One of the worst moments as a mother is when you hear a crash and a blood-curdling scream in the other room. Then when you go to address the cause of your heart attack, you find a child with a mouth full of blood.
My sixteen-month-old has a tendency to catch the full weight of his body on his upper lip when he falls.
|If you can’t see it, that’s a swollen lip right there. Again.|
I don’t remember much of my own experience, but it’s pretty rough being a toddler. As a mom, I love/hate going to the playground. The boys have so much fun, but inevitably we leave with scrapes, blood and bruises. Wood chips and dirt are stuck in hair, on clothes and in shoes.
With my second boy now exercising his full freedom in mobility, one of the lessons I’ve been forced to learn is that sometimes you just have to let them fall.
When my oldest son James was the only child, I was able to hover over him at the playground. I thought he needed me there. That kid has way too much reckless abandon. I’m pretty sure he would walk off the edge of a cliff because it looked like fun.
Then Jonathan was born and I couldn’t hover over James all the time anymore. So he pulled some crazy stunts. In our family portraits we had to have his forehead Photo Shopped because it had a huge scrape on it. Another time we went to the ER because he tried to climb our dresser and pulled the whole thing over.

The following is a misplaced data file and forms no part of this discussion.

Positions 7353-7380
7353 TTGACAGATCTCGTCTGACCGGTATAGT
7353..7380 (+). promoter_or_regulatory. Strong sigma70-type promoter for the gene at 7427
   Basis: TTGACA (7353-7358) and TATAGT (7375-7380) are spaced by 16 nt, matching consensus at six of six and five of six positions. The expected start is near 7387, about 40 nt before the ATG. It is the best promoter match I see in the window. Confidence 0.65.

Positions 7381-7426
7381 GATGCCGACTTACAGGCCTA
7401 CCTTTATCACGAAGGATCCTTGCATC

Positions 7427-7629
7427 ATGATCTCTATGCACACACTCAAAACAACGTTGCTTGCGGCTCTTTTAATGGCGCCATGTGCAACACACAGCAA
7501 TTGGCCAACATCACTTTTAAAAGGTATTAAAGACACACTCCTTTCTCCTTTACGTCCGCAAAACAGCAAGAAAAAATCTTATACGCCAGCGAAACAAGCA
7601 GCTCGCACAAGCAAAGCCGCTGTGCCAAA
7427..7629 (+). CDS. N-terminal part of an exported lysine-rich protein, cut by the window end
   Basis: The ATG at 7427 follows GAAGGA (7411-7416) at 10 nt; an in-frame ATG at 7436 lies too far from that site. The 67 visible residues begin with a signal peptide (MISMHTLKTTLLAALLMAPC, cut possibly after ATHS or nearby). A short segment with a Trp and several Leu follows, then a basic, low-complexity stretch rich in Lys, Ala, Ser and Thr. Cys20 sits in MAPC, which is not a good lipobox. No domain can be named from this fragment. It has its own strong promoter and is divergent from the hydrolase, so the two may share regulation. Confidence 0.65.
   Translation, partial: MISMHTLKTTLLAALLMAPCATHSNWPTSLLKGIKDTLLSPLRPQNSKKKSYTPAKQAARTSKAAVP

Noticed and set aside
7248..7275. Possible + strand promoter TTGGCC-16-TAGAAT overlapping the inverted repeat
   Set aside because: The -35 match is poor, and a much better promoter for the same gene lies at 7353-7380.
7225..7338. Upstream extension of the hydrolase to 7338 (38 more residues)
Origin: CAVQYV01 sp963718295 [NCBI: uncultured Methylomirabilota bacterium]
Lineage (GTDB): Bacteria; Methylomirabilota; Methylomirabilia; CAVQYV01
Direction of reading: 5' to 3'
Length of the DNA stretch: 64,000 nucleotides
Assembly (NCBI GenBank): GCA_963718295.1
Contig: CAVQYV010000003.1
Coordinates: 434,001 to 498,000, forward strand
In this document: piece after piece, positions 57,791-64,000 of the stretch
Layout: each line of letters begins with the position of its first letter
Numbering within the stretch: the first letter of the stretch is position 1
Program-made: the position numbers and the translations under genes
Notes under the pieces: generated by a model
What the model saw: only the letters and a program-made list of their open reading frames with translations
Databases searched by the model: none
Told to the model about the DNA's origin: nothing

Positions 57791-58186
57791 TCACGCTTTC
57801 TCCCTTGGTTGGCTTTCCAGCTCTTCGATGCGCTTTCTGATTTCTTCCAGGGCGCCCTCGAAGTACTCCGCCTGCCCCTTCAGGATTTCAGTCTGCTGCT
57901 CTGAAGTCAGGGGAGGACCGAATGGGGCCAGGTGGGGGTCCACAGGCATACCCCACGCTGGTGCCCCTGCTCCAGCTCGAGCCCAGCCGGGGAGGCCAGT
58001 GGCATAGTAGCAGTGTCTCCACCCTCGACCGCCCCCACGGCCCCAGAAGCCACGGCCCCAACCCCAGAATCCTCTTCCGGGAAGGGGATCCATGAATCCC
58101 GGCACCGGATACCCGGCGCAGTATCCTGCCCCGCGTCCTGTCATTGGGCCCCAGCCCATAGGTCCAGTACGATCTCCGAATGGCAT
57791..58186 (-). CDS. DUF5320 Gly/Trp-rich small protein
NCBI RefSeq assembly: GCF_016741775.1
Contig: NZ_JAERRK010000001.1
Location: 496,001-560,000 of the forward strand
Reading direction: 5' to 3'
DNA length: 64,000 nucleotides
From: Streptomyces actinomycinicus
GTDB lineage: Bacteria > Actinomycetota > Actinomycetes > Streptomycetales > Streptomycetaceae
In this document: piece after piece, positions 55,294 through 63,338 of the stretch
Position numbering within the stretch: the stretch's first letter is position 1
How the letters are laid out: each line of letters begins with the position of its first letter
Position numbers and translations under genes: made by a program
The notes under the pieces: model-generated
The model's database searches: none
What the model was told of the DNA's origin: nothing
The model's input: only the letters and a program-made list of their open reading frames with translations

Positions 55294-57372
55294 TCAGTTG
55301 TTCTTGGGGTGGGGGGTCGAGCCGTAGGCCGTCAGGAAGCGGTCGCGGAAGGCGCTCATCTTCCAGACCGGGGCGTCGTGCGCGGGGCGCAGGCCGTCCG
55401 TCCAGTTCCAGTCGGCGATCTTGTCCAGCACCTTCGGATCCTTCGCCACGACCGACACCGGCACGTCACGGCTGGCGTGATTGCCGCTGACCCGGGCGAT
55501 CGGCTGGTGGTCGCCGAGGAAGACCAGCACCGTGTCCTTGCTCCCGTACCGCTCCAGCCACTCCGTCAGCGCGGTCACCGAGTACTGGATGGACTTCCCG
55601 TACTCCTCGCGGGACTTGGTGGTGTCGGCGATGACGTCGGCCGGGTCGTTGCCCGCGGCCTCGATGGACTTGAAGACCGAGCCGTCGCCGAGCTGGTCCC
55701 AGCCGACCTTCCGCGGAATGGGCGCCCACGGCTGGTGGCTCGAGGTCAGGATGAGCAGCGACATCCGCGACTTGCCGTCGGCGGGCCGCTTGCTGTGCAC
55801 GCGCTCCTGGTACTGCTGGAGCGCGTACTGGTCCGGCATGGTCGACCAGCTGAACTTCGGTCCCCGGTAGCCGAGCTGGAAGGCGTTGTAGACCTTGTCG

Miraculously, he survived—even more miraculously, without any stitches, concussions or broken bones (knock on wood).
Ah but it’s summer time again and now we have James’ little brother attempting his luck at climbing just about everything. I think I’ve mentioned this before, but whenever we go to the doctor for a checkup, he has some nasty bruise or cut on his head. I’m a little surprised I’ve never been investigated.
It’s impossible to protect both of my kids unless they’re asleep or strapped into the double stroller (James likes this option less and less these days). And so what happens? They fall down and hurt themselves.
But something special happened the other day. They were both running around like madmen on the equipment at one of our favorite parks. And I wasn’t worried about them! I just sat back and watched. They had discovered their limits. James had mastered every part of the structure that he could reach. And Jonathan had most of it down; he just stayed away from the edges that were too high for him to climb or slide down.
Who taught them how to traverse the playground safely? Not me! If they took my advice they would stay in the grass. All of those bruises and scrapes—which I felt so bad about—have taught them to know their limits. At the same time they’re continually stretching those limits. It amazes me how many times both of them have gone back to the same activity that caused an injury, as if the injury never happened. It drives me crazy when I watch, but somehow they manage to figure out how to repeat the activity but not the injury.
I know this is just the beginning for me as a parent. How many times throughout their lives will they fall—and I’ll just have to watch and let it happen. No helping. No hovering. They will get hurt. My heart will ache for them and I will soothe them, but I cannot teach them how to climb or prevent all of the falls. Climbing, like many of life’s lessons, cannot really be taught. They’ll just have to figure it out.
But each fall will help them get closer to the top.
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